Reviewer: Larry Oliver
Director: Ken Kwapis
Stars: Robert Redford, Nick Nolte, Emma Thompson
Released:18th September 2015 (UK)
If I had read Bill Bryson’s 1998 travel book, A Walk in the Woods, I might be disappointed by the film version, which is produced by and starring Robert Redford as Bryson. Redford, a lot more wrinkled than we usually see him, is an unlikely ringer for the author. The real Bryson has what I call ‘university cultivated facial hair’. He’s a lot younger than Redford and, if the book reviews are anything to go by, a lot funnier. But Redford brings his own concerns – and gravitas – to the project, nicely balanced by co-star Nick Nolte (in Down and Out in Beverly Hills mode) as co-walker Stephen Katz, out of shape, off the booze and avoiding (in the film at least) a thirty-day jail sentence.
Screenwriters Rich Kerb and Bill Holderman and director Ken Kwapis nicely set up an ageing Bryson uncomfortably interviewed on television – why no travel books about America? When thanked for his attendance at a funeral, he says, ‘my pleasure’. The cause of Bryson’s poor social skills isn’t explored in the film. At a certain point – I would venture ten minutes in – Bryson stops and Redford takes over.
The casting of Emma Thompson as Mrs Bryson also throws you. When Bill is called gramps, at first you think she is his daughter. But no, the seventy-something Redford has a fifty-something screen wife – the character is a nurse from England no less. Thompson and Redford have easy screen chemistry, though Mrs Bryson uses language so well, you would have assumed she was the writer in the family.
It is she who insists that her husband, who found a sign indicating the 2,100 mile Appalachian Trail right on his doorstep, take a travelling companion, to prevent him from being eaten by bears, stricken by disease, or being left to decompose having become trapped 127 Hours-style. Katz, with whom Bryson fell out after a trip around Europe – he still owes him $600 – is not the ideal choice.
For cinema goers, the walk has a certain déjà vu. It was less than a year ago that we watched Cheryl Strayed – Reese Witherspoon – negotiate the Pacific Coastal Trail in Wild. Here we have another long walk across forbidding terrain. Experienced walkers manage 14 miles a day for good reason – a lot of it is up; the Appalachians are a mountain range. Early on, Bryson – always called by his last name – and Katz are passed by young school children. They are desperately out of shape and having the wrong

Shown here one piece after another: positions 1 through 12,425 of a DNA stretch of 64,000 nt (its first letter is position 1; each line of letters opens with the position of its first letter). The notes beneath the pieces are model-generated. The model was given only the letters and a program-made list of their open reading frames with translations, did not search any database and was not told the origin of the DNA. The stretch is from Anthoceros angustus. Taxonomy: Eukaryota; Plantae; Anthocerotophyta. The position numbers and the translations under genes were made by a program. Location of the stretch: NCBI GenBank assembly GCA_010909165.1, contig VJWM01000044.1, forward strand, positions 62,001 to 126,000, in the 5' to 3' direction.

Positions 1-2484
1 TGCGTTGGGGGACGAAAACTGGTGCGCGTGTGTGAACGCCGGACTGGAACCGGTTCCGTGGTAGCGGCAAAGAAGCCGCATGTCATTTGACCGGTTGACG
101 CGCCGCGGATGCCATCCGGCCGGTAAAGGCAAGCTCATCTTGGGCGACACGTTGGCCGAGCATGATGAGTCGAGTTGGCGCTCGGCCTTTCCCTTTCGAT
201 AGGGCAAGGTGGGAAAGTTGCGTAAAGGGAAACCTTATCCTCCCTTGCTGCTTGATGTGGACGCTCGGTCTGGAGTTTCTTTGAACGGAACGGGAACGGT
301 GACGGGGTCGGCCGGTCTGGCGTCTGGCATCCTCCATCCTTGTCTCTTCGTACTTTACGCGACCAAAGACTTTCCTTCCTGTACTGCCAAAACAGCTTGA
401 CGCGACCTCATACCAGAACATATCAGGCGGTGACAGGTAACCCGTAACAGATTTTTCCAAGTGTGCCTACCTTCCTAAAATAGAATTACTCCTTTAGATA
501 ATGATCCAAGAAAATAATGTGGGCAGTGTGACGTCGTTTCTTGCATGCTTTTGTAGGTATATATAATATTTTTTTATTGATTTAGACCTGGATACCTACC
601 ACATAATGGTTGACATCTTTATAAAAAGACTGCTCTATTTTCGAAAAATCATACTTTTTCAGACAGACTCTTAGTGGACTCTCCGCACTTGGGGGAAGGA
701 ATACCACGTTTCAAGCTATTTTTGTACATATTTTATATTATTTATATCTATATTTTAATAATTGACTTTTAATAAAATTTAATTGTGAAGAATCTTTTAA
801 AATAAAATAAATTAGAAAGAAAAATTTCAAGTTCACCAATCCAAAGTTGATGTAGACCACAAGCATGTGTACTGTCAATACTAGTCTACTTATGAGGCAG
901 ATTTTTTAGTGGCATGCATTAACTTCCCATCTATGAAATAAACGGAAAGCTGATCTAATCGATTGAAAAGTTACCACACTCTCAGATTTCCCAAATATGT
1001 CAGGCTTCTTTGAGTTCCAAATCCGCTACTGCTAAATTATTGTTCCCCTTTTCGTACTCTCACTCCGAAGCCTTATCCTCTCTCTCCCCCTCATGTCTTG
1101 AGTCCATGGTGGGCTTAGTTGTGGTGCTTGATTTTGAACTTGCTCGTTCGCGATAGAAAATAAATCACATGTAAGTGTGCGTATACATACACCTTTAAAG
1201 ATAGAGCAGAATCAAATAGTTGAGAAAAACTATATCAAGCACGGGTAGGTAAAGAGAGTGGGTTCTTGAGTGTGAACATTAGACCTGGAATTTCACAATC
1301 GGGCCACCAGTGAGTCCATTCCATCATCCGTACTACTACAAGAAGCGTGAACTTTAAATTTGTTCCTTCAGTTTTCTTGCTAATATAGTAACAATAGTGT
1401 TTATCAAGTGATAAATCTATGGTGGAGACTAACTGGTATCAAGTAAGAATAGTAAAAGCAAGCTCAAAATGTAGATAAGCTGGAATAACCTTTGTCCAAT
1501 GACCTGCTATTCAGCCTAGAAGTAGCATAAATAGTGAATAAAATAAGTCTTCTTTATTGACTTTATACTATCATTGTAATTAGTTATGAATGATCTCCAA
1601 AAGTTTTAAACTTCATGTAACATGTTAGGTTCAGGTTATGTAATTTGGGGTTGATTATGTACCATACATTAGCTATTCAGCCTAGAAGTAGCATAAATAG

supplies – noodles, which as another walker (Kristen Schaal, essentially reprising her role in Last Man on Earth) tells them have zero protein.
But the journey is less about the distance than their reasons for walking. The real Bryson was attempting to reconnect with America. The screen Bryson tells Katz about the three types of rock that they can see and laments the eradication of a species of oak tree – though it is in fact a bad time for a movie to come out to make us worry about trees as a report has just been published to tell us there are three trillion of them in the world. In truth, the screen Bryson is a bit of a bore. When Bryson asks a local hotelier (Mary Steenburgen) for some towels and after a short conversation she is awestruck, he goes full Redford.
Nolte’s Katz is not far from the actor’s off-screen persona. You can see the star signing on to the movie as a detoxification exercise. Redford originally wanted Paul Newman to co-star, but the story can only withstand one film star performance – a pair would have made the movie feel less believable. Katz is essentially Bryson’s minder, but the way the story is told, he is a reluctant and grumpy companion. Redford isn’t about to make a
film where someone looks after his character; if he is going to take a fall – and he does – he and Nolte are going to do it together.
The film is full of light slapstick – highlights include a face-off with two bears (there must be a two bear minimum), Bryson ending waist-deep in a peat bog under a stretch of freeway and Katz being pursued by the husband of a woman whose panties were torn in a local Laundromat. Katz is supposed to be something of a ladies’ man, so long as the women have little choice. But Nolte is so unkempt he is less Rich Man, Poor Man (his hit series from the
1970s) than Beggar Man, Thief.
In the end, Bryson doesn’t reconnect with America. Rather he discovers – and learns to live with – his limitations, being secure in his skin. Politically, A Walk in the Woods is a reflection of President Obama’s America, knowledgeable about history but aware too of the extent of its reach. This doesn’t necessarily make A Walk in the Woods a feel-good movie, but it is still an entertaining one.